Wednesday, September 18, 2013

Obesity in America

Someone should nominate Frank Bruni for the Thomas Friedman Bad Writing award.

Here’s how Bruni opened his last column:

I was steering my cart through Costco the other day, wondering whether to waddle to the aisle where they sell cashews by the quarter-ton or to the one with thousand-piece packs of chicken thighs, when an epiphany pierced the fog of my gluttony.

Apparently, the New York Times does not have editors any more. You might overlook the silly reference to a “quarter-ton” of cashews or to the “thousand-piece packs of chicken thighs” and call it a failed attempt to be clever.

But, going from steering to waddling is to mix a metaphor. If that did not suffice to kill your appetite,  Bruni closed his paragraph with a perfectly idiotic metaphoric mélange: “an epiphany pierced the fog of my gluttony.”

Since Bruni is going to make Costco emblematic of America’s sin of gluttony, why would he call himself a glutton? As a former restaurant critic, Bruni is certainly an epicure, but, by the evidence of his picture, he is not a glutton. I cannot imagine why Bruni’s gluttony is fog-like, and you can't either.

For the record, gluttony counts among the seven deadly sins. Blaming it on Costco or on America counts as an evasion of responsibility.

You may not have noticed, but Bruni is trying to make a serious point. He is saying that Costco, like other big box stores, is contributing to America’s obesity problem by offering larger sizes of whatever it sells.

Here is what Bruni calls an epiphany:

Costco as much as anything else is why the land of the free and the home of the brave is also the trough of the tub o’ lard, our exceptionalism measurable by not only our G.D.P. but also our B.M.I. That’s body mass index, and our bodies are indeed massive.

More than anything, this sentence shows that Bruni should never, ever try to be witty.

Presumably, Bruni has discovered the cause of America’s obesity epidemic:

I don’t blame Costco per se. I blame what it represents: an American obsession with size, with quantity, that manifests itself as surely in supermarkets and restaurants as it does on our highways. We drive minivans and sport utility vehicles; we rip into veritable feed bags of potato chips and wedge our steroidal Thanksgiving turkeys into refrigerators more capacious than some European cars. This doesn’t redound to our benefit.

As I said, Bruni does not blame the gluttons. In fact, he happily calls himself one of them. He does not blame Costco, even as he is blaming Costco. He blames America because America is obsessed with bigness. And I thought it was only Texans who were obsessed with bigness.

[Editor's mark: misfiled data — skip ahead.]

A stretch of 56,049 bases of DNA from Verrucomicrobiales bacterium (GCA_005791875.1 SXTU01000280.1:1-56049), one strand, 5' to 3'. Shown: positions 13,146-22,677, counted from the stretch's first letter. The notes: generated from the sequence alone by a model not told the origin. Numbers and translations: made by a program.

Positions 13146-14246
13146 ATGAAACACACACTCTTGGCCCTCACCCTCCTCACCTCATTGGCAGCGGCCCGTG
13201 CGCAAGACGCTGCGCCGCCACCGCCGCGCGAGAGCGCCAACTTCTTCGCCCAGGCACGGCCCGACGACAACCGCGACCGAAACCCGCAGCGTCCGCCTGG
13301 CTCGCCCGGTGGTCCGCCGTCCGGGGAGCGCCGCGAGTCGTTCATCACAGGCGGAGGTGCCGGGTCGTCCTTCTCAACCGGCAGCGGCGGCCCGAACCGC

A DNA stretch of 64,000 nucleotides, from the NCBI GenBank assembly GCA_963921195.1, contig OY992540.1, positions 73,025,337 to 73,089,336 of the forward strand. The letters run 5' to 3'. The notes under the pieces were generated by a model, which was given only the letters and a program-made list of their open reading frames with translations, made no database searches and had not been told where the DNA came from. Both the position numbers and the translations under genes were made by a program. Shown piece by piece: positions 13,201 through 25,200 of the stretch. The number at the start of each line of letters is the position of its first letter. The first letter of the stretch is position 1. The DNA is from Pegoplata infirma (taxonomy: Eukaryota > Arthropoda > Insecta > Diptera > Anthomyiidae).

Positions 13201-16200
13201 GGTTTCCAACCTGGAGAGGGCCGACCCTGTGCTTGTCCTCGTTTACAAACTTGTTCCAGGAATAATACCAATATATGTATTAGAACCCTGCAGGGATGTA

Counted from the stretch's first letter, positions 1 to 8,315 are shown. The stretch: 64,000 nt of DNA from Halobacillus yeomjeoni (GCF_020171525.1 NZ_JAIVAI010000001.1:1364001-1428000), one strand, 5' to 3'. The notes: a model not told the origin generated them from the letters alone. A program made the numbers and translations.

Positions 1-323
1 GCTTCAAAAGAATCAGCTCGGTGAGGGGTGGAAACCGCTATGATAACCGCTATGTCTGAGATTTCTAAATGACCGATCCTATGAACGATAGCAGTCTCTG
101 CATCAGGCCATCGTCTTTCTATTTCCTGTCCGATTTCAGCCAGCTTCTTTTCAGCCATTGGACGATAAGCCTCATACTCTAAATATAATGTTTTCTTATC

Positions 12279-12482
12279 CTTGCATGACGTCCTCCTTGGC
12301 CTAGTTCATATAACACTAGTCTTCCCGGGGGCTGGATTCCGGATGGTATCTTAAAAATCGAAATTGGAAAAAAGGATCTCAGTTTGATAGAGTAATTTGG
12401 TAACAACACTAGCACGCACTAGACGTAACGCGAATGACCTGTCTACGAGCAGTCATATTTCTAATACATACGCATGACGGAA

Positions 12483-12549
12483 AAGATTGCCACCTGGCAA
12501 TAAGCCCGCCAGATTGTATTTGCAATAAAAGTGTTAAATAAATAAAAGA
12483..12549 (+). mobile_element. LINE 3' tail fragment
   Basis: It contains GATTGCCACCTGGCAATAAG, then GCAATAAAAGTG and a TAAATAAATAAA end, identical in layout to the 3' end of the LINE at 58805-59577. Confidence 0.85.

By making a mockery of American exceptionalism Bruni is following the path taken by both President Obama and, more recently, by Vladimir Putin.

Bruni fails to notice that our dear leader, President Obama has been doing everything in his power to make us smaller. In that he has had some considerable success. Around the world people think less of America than they had in the past. Does Bruni think that Obama going to put Costco out of business?

If anything, America is suffering from waning national pride. In fact, America's concern for bigness might well be a symptom of a loss of pride.

As for Thanksgiving, let’s stipulate that it happens once a year. And let’s understand that indulging in a feast once a year does not, in and of itself, make you morbidly obese.

As for what Bruni clumsily calls Costco’s “bloated grandeur” he himself has become so drunk on his insight that he missed the obvious. People shop at Costco because it’s cheap. In fact, it’s very cheap.

Gluttony may be a sin, but thrift is not. Unless Bruni knows how Costco shoppers consume their victuals he does not know whether they, in particular, are gluttonous or thrifty.

Besides, people who buy foodstuffs in large quantities economize on the time it takes to shop.

Bruni misses the obvious point: people shop at Costco because they are thrifty. The same applies to WalMart, which does not, to my knowledge sell forty-pound boxes of cereal.

James Taranto explained Bruni’s error:

After all, those massive packages of nuts or chicken aren’t portions but ingredients, sold in bulk for storage and gradual use.

No human being, not even a human family is crazy enough to buy a thousand or even a hundred chicken thighs and eat them all at once.

As Taranto noted, Bruni, a former restaurant critic, must eat most of his meals in restaurants. He has no idea about portion size and economizing on food intake.

But still, the question of America’s obesity epidemic remains.

I would suggest that Americans overeat because they are trying to use food to overcome the sense of being diminished.

Clearly, America is losing status and standing in the world. The loss of pride feels like a demotion and causes stress.
Actually, schoolteachers and other educators, to say nothing of the media have been peddling this message for decades now. Children today are not taught to be proud of their country. They are taught to feel guilty for all of the harm it has inflicted. They are taught to find fault in every American achievement.

Since pride is a group feeling, diminishing group pride will diminish individual pride.

The demoralizing and depressing teaching is covered over by an obsessive interest in promoting false pride, that is, self-esteem.

You are allowed to speak no good of America. You are not allowed to feel pride in your country, lest someone else feel bad about their country.

But then, everything you do must be counted as a success contributing to your own personal self-esteem. You might say that false pride is better than no pride, but when you have nothing but false pride you will not know why you are feeling depressed and will not be able to address it effectively.

They might treat it with Prozac but they might also try to treat it with junk food.

Robert Sapolsky recently explained that much of America’s obesity problem lies in the fact that we eat when we are not hungry. We eat when we feel unloved and we eat when we feel stressed.